After graduating with a bachelor's degree in electrical engineering, Price went to work for his father's company. At one time he designed high-dielectric ceramics for use in large saline heat-treating tanks that the company had contracted to build for the Navy. But Price says his father never gave him the credit he was due for his design work on the tanks - work that had solved a problem engineers at a major competing manufacturing company had been unable to tackle. So when he saw an ad in the local newspaper for a junior engineering position at Eastman Kodak Company, he decided to apply and was soon on his way to Rochester, N.Y.

"In those days, a junior engineer sharpened pencils, delivered blueprints, and so on," he says. "After a few weeks, I couldn't take it. I went to the head of engineering and told him I needed something that would give me more responsibility. Perhaps just to take care of this wise kid, they made me a senior engineer - the youngest senior engineer in Kodak's history."

In his new position, Price was put in charge of the electrical and mechanical design work for a huge new building where Kodak would house its film finishing department. "I had never been on a construction site in my life," he says, "but I had a copy of the building codes and I knew layout. I'd make sketches and the architectural drafting department would turn them into drawings. I'd take them into the field and the wonderful foreman would say, "You can't do it that way, it has to be this way.' I'd have the drawings redone and we'd go ahead. It was the first time a building at Kodak had been finished within budget and on time."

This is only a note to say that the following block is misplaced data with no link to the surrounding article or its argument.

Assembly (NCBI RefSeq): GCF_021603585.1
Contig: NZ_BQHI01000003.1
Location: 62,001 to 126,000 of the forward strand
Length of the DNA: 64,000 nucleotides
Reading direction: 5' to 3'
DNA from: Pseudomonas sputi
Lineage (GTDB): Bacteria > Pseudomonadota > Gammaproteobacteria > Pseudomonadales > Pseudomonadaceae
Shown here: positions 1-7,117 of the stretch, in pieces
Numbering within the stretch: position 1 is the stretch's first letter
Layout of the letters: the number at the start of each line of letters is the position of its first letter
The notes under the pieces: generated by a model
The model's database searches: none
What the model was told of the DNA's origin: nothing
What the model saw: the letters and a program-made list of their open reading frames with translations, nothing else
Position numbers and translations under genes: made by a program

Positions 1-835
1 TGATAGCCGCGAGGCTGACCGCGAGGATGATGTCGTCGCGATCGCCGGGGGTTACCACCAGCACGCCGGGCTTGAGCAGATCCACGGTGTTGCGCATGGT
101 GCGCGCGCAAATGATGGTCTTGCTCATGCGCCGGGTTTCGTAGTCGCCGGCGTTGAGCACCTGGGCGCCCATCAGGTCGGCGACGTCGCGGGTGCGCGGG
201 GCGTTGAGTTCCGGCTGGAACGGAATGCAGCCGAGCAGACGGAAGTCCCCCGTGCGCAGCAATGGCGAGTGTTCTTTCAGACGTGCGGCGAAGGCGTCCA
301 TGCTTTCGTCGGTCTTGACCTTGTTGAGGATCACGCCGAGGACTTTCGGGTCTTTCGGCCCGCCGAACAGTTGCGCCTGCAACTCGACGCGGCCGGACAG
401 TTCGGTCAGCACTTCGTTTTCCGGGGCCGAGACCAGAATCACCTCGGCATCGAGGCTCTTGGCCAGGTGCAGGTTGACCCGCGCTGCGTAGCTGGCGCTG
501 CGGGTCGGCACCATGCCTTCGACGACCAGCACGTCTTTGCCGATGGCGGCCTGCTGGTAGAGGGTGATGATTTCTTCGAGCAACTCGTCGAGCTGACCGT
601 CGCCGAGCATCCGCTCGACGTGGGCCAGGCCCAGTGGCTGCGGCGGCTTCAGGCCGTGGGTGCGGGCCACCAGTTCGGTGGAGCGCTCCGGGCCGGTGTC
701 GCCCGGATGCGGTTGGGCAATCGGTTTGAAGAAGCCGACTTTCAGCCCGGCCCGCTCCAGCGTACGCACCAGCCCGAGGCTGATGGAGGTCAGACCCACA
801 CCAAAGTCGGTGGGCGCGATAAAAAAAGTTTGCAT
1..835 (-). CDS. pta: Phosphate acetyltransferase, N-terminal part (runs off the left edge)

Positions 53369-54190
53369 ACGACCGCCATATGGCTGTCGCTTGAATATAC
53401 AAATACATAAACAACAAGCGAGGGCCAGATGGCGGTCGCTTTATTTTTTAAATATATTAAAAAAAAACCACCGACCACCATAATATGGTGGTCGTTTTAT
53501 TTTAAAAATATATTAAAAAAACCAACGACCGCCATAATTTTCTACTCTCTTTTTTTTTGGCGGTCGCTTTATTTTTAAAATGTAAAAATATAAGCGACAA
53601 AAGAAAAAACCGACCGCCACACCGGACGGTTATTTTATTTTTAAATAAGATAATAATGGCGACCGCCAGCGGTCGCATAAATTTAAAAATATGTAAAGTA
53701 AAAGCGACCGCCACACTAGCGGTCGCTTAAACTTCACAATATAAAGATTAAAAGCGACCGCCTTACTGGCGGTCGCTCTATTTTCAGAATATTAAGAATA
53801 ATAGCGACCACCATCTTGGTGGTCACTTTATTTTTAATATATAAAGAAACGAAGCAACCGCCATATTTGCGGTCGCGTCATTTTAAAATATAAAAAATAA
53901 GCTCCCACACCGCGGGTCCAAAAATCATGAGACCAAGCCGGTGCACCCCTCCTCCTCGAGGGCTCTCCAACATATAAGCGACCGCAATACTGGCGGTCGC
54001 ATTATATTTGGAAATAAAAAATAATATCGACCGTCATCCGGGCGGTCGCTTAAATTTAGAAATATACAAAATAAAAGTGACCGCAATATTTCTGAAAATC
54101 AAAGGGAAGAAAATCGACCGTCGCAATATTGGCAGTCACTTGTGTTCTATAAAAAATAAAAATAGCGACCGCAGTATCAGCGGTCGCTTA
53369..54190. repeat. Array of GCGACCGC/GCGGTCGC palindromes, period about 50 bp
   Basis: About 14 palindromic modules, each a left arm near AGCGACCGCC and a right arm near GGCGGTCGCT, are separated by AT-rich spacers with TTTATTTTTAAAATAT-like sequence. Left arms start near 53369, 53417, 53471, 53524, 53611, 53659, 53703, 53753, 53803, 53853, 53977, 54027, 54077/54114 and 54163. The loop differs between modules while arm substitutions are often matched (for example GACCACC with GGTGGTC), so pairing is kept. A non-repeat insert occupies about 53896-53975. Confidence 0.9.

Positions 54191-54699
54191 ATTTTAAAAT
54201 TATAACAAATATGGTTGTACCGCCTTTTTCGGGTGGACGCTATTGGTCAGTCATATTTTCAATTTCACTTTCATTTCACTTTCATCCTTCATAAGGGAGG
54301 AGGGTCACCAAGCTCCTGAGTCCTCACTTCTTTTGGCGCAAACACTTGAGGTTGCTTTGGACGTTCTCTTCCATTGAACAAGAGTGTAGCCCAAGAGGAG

"If someone has a problem, I try to help. The majority of the clients I see should not go into business. I tell them, 'If you want to have fun, take your money and go to Vegas. At least you will have enjoyed yourself.' I don't like to see people lose their money."


In the brief time he spent at Kodak, Price was responsible for two patents. The first was for an interlock switch that instantly cut off power to the lights inside and outside a darkroom if the darkroom door was inadvertently opened, preventing the film from being exposed. The second was for matched pairs of electric motors for a film coating system that assured that the proper thickness of emulsion was applied to the film. According to Kodak policy, Price received a total of $1 for the two patents. "That hurt my pride," he says.